WE CAN TALK ABOUT THAT

           

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I was going to call this post psychotherapy but there’s already a Ramones song called that. Then I remembered an incident in the lobby at the building I got fired from, where there were two therapist’s suites. Two suites, many therapists. They like to share space; it’s cheaper.

One day a woman walked in, she wanted to know which office belonged to her psychiatrist.

            “It’s that door in the rear. Top buzzer.”

            “That’s not her name on the buzzer.”

            “She shares with the person who holds the lease,” I said.

As she pressed the buzzer, I said:

            “She’s not here yet. Why don’t you have a seat?”

The woman scowled and sat. She was a pretty middle aged woman with a lot of anger in her face.

The psychiatrist came in pulling her rolling case behind her as she fished her keys out of her bag. I nodded to the woman on the couch, it was her first time meeting the doctor and they did not know each other. She stood and addressed the doctor.

            “You’re late.” She said without preamble.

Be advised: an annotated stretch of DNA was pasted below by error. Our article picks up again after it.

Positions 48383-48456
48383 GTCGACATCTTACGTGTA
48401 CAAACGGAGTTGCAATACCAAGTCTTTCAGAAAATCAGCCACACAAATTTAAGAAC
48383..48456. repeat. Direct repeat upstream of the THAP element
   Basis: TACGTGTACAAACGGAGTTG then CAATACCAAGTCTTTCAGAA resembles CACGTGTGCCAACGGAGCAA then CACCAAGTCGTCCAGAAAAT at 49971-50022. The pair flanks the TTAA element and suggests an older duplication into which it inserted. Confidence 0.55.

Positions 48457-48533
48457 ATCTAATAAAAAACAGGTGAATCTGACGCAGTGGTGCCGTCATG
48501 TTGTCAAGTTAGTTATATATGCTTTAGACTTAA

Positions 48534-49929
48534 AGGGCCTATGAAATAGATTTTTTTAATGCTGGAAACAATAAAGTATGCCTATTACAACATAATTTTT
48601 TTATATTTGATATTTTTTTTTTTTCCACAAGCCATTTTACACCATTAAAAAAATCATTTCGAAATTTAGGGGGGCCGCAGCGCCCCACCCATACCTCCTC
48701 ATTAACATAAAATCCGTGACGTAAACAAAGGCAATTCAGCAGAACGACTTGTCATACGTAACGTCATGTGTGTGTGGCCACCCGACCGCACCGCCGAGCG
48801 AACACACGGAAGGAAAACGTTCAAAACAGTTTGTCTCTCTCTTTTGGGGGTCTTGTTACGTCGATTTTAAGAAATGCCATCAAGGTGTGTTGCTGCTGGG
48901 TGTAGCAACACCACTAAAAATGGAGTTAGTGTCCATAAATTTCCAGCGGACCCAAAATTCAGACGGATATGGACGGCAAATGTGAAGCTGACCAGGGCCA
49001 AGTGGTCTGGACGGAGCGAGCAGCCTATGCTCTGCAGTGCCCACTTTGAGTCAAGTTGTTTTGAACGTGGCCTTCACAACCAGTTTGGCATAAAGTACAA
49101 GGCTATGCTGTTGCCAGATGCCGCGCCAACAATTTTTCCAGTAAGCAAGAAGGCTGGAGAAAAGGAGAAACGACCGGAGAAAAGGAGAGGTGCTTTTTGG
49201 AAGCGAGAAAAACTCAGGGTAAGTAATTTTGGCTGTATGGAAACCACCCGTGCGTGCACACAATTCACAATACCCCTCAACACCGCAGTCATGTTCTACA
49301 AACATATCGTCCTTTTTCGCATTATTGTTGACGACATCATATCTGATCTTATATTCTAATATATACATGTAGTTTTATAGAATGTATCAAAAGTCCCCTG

“Sorry, I had to find a parking space. But we can talk about that.”

            “And this isn’t your office, you share. I don’t know if I like that.” Added the angry woman.

            “We can talk about that too,” the doctor said calmly as she inserted her key and opened the door to the office. I never saw the angry woman again. But I’ll never forget the doctor saying: “We can talk about that.”

I was in therapy myself at the time; I did it for almost 13 years, and all with the same person, Judy.

I first went to see her in the summer of 2000, when I was in the middle of a very painful divorce and had just started detoxing from methadone. I was depressed, angry, and anxious all at the same time, and one day I found myself sobbing hysterically in my father’s Hell’s Kitchen studio apartment. He was in the hospital and I was all alone, and I was not yet used to being alone with my own thoughts. I picked up the phone and called my union’s medical services.

They gave me a number that I called and set up an appointment for an intake, and from there I was referred to Judy. Judy had an office on West End Avenue at the time.

We met for the first time, and she was a thin woman a few years older than me with bright orange hair and a nice smile.

The person at the intake also recommended I see a psychiatrist; I probably needed medication. Him I saw for six months or so, and I don’t even remember his name. His sessions lasted 15 minutes. The most memorable thing that happened with him was one day he said, “It’s good to see you smile.” That was towards the end of our therapy.